The Loire Valley is a key wine region in western France. It follows the course of the Loire river on its long journey through the heart of France, from the inland hills of Auvergne to the plains on the French Atlantic coast near Nantes (Muscadet country).
White wines are clearly the Loire Valley's strong suit, and account for the vast majority of production.
The key white-wine grape varieties used to make Loire Valley whites are Sauvignon Blanc, Chenin Blanc, Melon de Bourgogne and, more popular than traditional, Chardonnay.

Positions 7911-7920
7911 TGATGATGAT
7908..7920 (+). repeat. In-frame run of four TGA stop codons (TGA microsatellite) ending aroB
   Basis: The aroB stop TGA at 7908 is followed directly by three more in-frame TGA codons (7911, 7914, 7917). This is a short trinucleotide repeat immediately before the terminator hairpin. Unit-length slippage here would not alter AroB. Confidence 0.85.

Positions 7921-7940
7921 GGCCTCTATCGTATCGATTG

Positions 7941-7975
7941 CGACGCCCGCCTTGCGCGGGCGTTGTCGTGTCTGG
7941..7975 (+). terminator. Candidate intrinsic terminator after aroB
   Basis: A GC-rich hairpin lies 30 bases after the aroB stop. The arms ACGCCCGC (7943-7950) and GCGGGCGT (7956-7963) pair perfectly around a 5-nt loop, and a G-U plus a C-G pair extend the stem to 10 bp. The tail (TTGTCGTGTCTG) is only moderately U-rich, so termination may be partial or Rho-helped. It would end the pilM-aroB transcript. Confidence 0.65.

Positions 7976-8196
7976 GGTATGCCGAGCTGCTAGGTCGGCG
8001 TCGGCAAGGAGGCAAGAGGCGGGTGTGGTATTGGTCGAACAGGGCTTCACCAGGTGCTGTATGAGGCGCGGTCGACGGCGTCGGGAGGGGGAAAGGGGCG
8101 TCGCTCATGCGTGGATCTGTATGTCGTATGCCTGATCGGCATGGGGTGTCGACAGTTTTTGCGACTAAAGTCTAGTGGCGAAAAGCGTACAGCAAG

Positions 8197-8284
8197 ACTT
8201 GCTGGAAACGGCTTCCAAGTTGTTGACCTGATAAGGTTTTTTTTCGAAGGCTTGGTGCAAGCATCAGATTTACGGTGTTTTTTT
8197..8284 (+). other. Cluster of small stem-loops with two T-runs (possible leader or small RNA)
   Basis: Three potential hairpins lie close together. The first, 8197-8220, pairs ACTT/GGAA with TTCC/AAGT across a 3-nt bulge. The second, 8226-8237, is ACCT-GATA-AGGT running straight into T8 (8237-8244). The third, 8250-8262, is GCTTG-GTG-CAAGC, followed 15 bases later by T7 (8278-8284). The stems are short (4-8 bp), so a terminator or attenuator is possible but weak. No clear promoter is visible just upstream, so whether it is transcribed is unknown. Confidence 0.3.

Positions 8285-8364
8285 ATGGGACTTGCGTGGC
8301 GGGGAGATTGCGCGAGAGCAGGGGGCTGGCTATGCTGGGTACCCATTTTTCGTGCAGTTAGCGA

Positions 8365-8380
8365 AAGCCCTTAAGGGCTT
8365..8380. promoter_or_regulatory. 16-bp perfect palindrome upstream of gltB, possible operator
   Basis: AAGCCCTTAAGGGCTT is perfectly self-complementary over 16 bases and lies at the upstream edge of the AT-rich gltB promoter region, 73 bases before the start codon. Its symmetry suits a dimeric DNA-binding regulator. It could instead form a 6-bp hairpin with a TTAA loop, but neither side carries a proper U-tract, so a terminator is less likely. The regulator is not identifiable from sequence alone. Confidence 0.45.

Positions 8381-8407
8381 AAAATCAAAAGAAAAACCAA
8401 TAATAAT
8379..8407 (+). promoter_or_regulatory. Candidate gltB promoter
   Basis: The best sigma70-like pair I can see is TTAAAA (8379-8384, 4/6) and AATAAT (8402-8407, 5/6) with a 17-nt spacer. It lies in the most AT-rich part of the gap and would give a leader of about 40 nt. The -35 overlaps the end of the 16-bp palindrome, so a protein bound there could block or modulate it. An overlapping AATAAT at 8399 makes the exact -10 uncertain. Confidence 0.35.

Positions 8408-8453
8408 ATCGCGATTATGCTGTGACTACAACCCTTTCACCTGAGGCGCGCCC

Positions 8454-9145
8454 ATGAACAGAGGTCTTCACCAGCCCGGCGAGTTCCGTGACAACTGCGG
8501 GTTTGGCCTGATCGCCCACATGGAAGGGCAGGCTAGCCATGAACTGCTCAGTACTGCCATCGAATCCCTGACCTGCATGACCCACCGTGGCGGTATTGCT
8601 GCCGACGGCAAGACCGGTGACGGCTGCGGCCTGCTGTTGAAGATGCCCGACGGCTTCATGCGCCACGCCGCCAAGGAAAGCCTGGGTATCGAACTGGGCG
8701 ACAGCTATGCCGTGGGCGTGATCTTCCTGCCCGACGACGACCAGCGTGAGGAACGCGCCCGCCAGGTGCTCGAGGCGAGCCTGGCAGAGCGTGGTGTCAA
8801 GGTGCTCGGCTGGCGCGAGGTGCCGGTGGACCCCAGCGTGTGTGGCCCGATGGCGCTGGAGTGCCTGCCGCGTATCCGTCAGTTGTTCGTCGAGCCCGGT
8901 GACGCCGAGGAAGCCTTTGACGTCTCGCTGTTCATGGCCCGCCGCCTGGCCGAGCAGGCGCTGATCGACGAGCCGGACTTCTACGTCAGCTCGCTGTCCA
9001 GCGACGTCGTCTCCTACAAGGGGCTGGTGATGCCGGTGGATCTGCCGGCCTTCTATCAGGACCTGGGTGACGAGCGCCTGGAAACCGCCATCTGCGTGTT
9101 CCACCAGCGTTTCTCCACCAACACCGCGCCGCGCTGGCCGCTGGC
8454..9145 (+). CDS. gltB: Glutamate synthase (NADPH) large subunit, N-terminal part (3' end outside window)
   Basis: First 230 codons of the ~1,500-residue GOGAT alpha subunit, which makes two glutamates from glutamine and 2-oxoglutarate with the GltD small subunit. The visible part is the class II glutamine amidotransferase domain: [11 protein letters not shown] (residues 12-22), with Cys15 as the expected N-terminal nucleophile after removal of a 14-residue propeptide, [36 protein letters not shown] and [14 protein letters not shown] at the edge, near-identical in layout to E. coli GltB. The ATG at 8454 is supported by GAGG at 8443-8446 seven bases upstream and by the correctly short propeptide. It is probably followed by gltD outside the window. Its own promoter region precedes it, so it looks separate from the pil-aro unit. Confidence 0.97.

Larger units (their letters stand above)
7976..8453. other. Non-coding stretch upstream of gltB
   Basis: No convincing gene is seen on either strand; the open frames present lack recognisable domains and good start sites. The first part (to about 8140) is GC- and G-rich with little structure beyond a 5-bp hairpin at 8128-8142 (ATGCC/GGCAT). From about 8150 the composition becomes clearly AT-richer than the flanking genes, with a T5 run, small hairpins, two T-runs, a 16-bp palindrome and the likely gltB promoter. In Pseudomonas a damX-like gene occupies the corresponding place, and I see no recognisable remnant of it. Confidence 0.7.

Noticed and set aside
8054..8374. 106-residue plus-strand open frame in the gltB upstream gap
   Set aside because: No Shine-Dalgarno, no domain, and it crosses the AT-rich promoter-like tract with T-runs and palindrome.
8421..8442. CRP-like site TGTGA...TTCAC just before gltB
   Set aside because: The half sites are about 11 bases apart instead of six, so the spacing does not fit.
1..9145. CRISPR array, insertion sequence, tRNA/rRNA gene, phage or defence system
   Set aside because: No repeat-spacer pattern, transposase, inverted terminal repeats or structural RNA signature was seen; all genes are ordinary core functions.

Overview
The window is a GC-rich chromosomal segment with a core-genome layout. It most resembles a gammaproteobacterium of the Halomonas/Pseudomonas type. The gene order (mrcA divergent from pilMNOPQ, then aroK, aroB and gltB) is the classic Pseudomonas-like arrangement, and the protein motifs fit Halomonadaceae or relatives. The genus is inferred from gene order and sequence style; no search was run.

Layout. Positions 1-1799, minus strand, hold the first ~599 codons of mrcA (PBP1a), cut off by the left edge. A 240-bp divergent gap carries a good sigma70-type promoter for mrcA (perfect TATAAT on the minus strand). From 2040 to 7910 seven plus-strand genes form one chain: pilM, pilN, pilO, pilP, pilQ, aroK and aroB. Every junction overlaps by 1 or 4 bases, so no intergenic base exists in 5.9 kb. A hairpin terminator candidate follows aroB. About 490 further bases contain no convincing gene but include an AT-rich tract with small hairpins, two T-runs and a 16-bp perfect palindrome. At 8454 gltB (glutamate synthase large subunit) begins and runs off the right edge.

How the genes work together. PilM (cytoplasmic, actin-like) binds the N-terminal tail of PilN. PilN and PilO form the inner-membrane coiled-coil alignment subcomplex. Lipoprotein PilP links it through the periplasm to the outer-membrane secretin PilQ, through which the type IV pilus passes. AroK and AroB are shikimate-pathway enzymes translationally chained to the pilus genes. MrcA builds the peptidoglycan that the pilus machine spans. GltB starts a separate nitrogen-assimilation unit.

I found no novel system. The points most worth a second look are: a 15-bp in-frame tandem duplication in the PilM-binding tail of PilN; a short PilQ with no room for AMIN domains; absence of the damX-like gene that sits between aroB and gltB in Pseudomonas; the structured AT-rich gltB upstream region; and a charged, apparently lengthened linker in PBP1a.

Loire reds are of increasingly high quality, and of increasing importance as consumer preferences continue to move toward red wines. Although they offer less stylistic diversity than the whites, a light-bodied, fruity Gamay from the Fiefs Vendeens is a nevertheless quite different from a spicy, tannic Bourgueil. The number one red-wine variety is unquestionably Cabernet Franc, the grape behind the reds of Chinon, Saumur and Bourgueil. Lighter-bodied, less "serious" wines are made from Pinot Noir, Malbec (known here as Côt) and Gamay.